Coronavirus live updates: Hospitals cancel elective surgeries, small businesses get pummeled

This is CNBC’s 24-hour blog covering all the latest news on the coronavirus outbreak. All times below are in Eastern time. This live blog will be updated throughout the day as the news breaks.

  • Global cases: More than 147,000, according to data from Johns Hopkins University
  • Global deaths: At least 5,539, according to data from Johns Hopkins University
  • U.S.cases: At least 2,174, according to data from Johns Hopkins University
  • U.S. deaths: At least 47, according to data from Johns Hopkins University

President Donald Trump praised the Friday rebound in stocks, which came amid an ongoing bear market stemming from the coronavirus crisis and a day after the worst decline since the 1987 Black Monday market crash.

“Biggest stock market rise in history yesterday!” Trump tweeted Saturday morning.

The S&P 500, the U.S. stock market benchmark, , its biggest climb since October 2008 in the wake of the financial crisis. The Dow Jones Industrial Average jumped 9.4%, also for its biggest gain since October 2008. Its 1,985-point rise was its biggest point gain ever.

The bounce in stocks follows a 10% plunge in the Dow of 2,352.60 points. Thursday’s drop was its worst percentage decline since the 1987 crash and its biggest point decline ever.  On Thursday, the S&P 500 plunged 9.5% and entered an official bear market, down more than 20% from its high. —John Melloy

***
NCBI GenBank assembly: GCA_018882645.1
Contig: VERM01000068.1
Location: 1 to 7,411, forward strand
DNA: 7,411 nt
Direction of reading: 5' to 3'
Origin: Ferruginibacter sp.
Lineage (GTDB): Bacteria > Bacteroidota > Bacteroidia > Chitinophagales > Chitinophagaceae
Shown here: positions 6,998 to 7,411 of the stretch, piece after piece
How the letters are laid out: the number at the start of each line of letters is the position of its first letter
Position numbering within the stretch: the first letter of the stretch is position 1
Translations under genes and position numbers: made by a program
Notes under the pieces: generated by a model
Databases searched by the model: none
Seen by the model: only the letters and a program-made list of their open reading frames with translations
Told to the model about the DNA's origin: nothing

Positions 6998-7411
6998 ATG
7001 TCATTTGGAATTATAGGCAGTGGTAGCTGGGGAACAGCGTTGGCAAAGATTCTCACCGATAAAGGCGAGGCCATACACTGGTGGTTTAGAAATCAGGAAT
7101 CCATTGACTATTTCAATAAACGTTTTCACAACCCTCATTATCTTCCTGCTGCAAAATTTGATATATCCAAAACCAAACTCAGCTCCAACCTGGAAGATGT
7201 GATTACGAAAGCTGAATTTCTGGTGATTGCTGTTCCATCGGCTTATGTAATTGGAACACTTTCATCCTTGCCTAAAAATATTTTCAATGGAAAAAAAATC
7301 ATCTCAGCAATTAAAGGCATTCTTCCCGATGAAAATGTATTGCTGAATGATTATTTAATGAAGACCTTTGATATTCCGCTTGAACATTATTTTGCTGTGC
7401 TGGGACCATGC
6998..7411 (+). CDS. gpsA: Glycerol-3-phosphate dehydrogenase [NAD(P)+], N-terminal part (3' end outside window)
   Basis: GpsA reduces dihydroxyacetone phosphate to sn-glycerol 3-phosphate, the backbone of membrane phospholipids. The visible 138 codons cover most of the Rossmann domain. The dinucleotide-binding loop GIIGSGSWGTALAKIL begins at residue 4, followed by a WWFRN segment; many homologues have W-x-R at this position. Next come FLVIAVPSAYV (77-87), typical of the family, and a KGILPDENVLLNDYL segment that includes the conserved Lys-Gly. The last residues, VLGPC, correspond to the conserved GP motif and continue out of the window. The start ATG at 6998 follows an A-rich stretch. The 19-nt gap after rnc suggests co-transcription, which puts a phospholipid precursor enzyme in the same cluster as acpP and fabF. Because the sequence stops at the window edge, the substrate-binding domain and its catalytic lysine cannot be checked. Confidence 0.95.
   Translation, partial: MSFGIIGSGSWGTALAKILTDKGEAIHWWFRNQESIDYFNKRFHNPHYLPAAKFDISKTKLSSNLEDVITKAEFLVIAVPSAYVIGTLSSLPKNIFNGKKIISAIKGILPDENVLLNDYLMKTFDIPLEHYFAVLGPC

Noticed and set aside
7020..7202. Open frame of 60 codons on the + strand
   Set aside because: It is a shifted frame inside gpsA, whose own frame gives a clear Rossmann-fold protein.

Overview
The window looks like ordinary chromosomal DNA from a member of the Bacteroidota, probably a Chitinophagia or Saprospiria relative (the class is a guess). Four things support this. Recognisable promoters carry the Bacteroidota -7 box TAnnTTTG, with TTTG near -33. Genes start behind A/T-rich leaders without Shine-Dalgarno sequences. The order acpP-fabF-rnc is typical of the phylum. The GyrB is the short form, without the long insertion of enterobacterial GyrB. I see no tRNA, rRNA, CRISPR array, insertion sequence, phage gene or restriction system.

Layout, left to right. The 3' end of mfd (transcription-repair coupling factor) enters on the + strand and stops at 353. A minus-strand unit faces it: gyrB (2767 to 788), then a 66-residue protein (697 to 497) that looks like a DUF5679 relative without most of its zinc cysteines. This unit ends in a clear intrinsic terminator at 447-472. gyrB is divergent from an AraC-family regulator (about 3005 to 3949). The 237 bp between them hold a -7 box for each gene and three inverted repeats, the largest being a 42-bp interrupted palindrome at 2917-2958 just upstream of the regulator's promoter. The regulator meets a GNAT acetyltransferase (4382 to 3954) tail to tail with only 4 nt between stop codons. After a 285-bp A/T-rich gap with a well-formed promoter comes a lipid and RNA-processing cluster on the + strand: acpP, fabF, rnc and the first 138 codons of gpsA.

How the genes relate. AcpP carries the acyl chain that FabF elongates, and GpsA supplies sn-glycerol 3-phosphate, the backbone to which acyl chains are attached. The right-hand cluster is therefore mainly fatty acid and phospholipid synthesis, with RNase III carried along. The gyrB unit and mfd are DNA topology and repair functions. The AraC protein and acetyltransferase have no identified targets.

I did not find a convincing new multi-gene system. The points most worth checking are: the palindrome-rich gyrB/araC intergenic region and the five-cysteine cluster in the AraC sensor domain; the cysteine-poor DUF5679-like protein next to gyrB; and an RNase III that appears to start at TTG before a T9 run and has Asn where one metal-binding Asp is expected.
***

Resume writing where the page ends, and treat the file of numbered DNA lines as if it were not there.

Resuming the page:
Servino Ristorante, an upscale Italian restaurant in Tiburon, California, is a short drive or ferry ride from San Francisco, where scores of software and internet companies have emerged over the past decade. 

Normally the 42-year-old restaurant, with picturesque views of the Bay, benefits from the thriving local tech economy. But with companies including , and instructing their employees to amid concerns about the spreading coronavirus, Servino has to figure out how to survive a looming crisis.

Corporate events in the banquet hall have all been canceled, said Natale Servino, general manager of the family-owned business. And there’s been a big dip in diners coming in from San Francisco.

For people with full-time salaried jobs that come with health coverage and paid leave, the current state of affairs is very inconvenient, and many retirement accounts are looking scary. But for those working at businesses like Servino, who are facing either dramatically reduced income or the prospect of having to find childcare should their kids’ school close, the potential impact of the coronavirus is dire. It may be hard to pay rent or put food on the table. —Ari Levy

Tufts Medical Center in Massachusetts started calling patients earlier this week to reschedule elective procedures, such as knee and hip replacements and even annual physical exams, so it could prepare for an influx of patients with coronavirus. 

“As we began to see that we were going to face a significant issue with the pandemic, we started to look at what we could do to slow down the cases with social distancing,” explained the health system’s CEO Michael Apkon by phone. 

“We also saw a reality of limited stock, including personal protective equipment, across the industry,” he continued.

Hospitals in the U.S. are facing mounting pressure to stop performing elective and non-urgent procedures, which represent a major chunk of their annual revenues. Public health officials fear that if these surgeries continue, they’ll sap important supplies and resources that might be needed for the most serious coronavirus cases. — Christina Farr 

Florida said there were 25 new people who tested positive for the coronavirus, and one additional death.

“One Orange County, FL resident tested positive for COVID-19 while traveling and has died in California,” the health department tweeted.

According to the latest data from the health department, at least 3 Florida residents have died from the flu-like disease that has spread rapidly across the world. —Joanna Tan


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